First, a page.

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Cyber attacks forcing increased security

In August 2019, an unsecured database belonging to Choice Hotels provided too big a temptation to resist for hackers. Some 700,000 records were stolen, with hackers demanding ‘ransom money’ for their return. The Choice Hotel Group – which has properties in the U.S., Canada, and worldwide – was able to avoid a wipe of this vital data. However, the breach has affected the way businesses view cloud computing security, with a new report – the 2019 Thales Access Management Index – showing that businesses are ready to take data safety more seriously.

Key Findings

The report indicates that the explosion of cloud entities has led decision-makers to make security as much of a priority as speed. Some 94 percent of organisations consider that breaches have shaped their security policies over the past year. It makes sense that cloud backup services and access management should be the buzzwords in the IT departments of American and Canadian companies. After all, some 49 percent of those surveyed believe that cloud applications are the biggest targets for hackers. Currently, companies can opt for one of three access management tools to prevent breaches.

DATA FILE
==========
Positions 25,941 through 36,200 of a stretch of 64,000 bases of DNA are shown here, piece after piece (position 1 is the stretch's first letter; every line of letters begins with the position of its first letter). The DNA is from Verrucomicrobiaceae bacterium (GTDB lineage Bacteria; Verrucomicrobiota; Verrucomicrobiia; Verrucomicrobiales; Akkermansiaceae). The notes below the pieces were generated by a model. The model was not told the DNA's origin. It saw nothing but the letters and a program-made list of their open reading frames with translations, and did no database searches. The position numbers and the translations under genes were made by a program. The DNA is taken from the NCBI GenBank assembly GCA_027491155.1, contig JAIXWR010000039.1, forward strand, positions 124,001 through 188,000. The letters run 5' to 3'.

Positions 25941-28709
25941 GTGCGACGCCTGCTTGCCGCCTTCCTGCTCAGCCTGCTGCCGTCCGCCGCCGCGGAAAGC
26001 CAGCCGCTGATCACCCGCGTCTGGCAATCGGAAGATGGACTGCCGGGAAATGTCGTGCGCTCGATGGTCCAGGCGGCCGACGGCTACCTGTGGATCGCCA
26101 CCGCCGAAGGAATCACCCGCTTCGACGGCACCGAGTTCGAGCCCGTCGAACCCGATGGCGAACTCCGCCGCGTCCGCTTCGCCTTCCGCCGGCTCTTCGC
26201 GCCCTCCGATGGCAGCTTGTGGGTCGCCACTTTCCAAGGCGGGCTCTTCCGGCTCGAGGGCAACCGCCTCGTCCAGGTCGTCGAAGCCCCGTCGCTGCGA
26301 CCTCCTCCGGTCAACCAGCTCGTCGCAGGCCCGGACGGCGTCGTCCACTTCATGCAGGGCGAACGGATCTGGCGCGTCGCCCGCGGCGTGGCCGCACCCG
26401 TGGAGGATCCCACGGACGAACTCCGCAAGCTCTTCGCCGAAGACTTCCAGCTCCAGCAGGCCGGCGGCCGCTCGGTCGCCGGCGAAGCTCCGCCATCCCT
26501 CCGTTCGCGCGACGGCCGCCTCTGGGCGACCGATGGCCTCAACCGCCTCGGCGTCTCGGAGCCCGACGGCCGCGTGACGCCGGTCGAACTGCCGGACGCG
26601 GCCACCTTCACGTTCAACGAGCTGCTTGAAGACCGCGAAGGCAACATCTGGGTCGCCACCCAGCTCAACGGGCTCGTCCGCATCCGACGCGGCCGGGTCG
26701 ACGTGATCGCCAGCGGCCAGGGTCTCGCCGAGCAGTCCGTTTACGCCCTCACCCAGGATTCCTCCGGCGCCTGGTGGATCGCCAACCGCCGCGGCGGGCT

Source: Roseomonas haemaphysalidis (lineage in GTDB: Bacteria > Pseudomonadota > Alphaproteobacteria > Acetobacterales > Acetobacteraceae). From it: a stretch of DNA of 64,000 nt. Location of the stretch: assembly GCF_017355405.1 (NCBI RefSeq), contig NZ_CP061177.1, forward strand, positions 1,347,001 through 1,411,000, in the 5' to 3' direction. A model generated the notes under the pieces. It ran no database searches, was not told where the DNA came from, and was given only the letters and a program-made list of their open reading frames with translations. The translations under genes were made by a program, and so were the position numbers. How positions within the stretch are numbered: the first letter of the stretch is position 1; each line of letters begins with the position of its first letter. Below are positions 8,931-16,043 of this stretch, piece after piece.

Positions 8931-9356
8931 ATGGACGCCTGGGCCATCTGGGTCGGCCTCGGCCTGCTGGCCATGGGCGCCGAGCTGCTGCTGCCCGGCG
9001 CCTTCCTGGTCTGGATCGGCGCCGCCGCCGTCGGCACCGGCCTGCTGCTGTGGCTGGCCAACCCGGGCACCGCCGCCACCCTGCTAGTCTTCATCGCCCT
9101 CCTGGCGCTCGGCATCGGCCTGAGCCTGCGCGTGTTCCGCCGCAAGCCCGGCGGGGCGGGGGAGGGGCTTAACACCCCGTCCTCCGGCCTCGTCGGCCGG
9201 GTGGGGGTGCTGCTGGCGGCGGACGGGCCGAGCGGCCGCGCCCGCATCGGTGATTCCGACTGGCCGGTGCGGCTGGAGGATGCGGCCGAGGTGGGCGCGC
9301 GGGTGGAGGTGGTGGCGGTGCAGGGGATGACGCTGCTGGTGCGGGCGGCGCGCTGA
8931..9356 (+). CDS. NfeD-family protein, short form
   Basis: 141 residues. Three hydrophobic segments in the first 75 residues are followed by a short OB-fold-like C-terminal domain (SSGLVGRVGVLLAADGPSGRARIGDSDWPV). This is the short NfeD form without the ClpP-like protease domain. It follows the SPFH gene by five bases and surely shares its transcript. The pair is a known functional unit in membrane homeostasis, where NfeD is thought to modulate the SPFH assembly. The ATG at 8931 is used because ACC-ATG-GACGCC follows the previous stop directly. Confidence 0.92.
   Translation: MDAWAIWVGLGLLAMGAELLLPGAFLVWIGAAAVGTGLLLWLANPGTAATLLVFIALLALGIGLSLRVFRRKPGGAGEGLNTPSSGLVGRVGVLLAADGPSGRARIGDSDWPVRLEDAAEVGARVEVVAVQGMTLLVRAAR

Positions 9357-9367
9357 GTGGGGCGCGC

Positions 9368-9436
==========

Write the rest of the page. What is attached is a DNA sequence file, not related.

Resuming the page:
Two-Factor Authentication Still Rules

The vast majority of businesses use two-factor authentication for cloud data protection. The latter involves using a password that users know, plus something they have (this might be a smartphone) to provide an extra passcode that can be used ‘in the moment’. Other options for access management include the Smart Single Sign-On (which offers unique policies for different businesses and employees), and Biometric Authentication (which relies on the unique biological characteristics of the user). Some 70 percent of people surveyed still believe that two-factor authentication is the most user-friendly and practical option.

A Step in the Right Direction

Over half of company IT professionals are making staff training and access management a greater priority. Businesses need to continually assess high-risk factor and take steps to protect sensitive assets, while removing barriers to productivity. The key is to strike the perfect balance between safety and user-friendliness, with authentication methods depending on the level of risk. Continuous vulnerability assessment is also vital, since the nature and scope of threats can vary on a daily basis.

The Government of Canada itself is leading the way with respect to protection of cloud data, having created its own model to mitigate the risks associated with using cloud services. From identifying and managing risks right through to backing up cloud-stored information and honing access management methods, businesses can significantly reduce their risks. If the Choice Hotels breach has shown one thing, it is that the reputation and integrity of companies can be seriously compromised every time that their clients’ sensitive data is accessed by hackers.

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